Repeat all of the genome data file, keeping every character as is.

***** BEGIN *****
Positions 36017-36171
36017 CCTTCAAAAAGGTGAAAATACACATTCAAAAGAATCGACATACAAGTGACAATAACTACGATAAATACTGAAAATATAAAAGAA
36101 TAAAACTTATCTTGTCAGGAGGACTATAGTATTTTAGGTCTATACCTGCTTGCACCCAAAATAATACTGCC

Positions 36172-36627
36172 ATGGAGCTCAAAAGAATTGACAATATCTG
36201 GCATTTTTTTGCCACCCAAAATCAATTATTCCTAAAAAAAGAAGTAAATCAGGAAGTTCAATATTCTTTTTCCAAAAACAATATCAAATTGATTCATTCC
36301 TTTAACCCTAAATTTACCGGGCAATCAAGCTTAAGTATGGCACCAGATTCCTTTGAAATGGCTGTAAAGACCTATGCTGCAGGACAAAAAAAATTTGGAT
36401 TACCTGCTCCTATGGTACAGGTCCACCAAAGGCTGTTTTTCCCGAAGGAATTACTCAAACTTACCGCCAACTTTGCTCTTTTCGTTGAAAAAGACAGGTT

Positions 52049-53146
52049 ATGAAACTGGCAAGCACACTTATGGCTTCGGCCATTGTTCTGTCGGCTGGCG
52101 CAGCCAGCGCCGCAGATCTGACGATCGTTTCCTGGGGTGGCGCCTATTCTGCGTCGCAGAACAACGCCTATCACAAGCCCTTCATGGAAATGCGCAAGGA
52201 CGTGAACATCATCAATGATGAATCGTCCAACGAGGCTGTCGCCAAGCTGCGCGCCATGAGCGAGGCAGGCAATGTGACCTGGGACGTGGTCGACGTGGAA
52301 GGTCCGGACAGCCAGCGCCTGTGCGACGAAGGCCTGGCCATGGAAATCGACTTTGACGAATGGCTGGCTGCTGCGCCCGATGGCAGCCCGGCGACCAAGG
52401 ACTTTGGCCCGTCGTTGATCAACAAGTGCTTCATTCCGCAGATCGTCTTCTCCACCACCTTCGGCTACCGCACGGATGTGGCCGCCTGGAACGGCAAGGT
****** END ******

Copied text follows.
Positions 36017-36171
36017 CCTTCAAAAAGGTGAAAATACACATTCAAAAGAATCGACATACAAGTGACAATAACTACGATAAATACTGAAAATATAAAAGAA
36101 TAAAACTTATCTTGTCAGGAGGACTATAGTATTTTAGGTCTATACCTGCTTGCACCCAAAATAATACTGCC

Positions 36172-36627
36172 ATGGAGCTCAAAAGAATTGACAATATCTG
36201 GCATTTTTTTGCCACCCAAAATCAATTATTCCTAAAAAAAGAAGTAAATCAGGAAGTTCAATATTCTTTTTCCAAAAACAATATCAAATTGATTCATTCC
36301 TTTAACCCTAAATTTACCGGGCAATCAAGCTTAAGTATGGCACCAGATTCCTTTGAAATGGCTGTAAAGACCTATGCTGCAGGACAAAAAAAATTTGGAT
36401 TACCTGCTCCTATGGTACAGGTCCACCAAAGGCTGTTTTTCCCGAAGGAATTACTCAAACTTACCGCCAACTTTGCTCTTTTCGTTGAAAAAGACAGGTT

Positions 52049-53146
52049 ATGAAACTGGCAAGCACACTTATGGCTTCGGCCATTGTTCTGTCGGCTGGCG
52101 CAGCCAGCGCCGCAGATCTGACGATCGTTTCCTGGGGTGGCGCCTATTCTGCGTCGCAGAACAACGCCTATCACAAGCCCTTCATGGAAATGCGCAAGGA
52201 CGTGAACATCATCAATGATGAATCGTCCAACGAGGCTGTCGCCAAGCTGCGCGCCATGAGCGAGGCAGGCAATGTGACCTGGGACGTGGTCGACGTGGAA
52301 GGTCCGGACAGCCAGCGCCTGTGCGACGAAGGCCTGGCCATGGAAATCGACTTTGACGAATGGCTGGCTGCTGCGCCCGATGGCAGCCCGGCGACCAAGG
52401 ACTTTGGCCCGTCGTTGATCAACAAGTGCTTCATTCCGCAGATCGTCTTCTCCACCACCTTCGGCTACCGCACGGATGTGGCCGCCTGGAACGGCAAGGT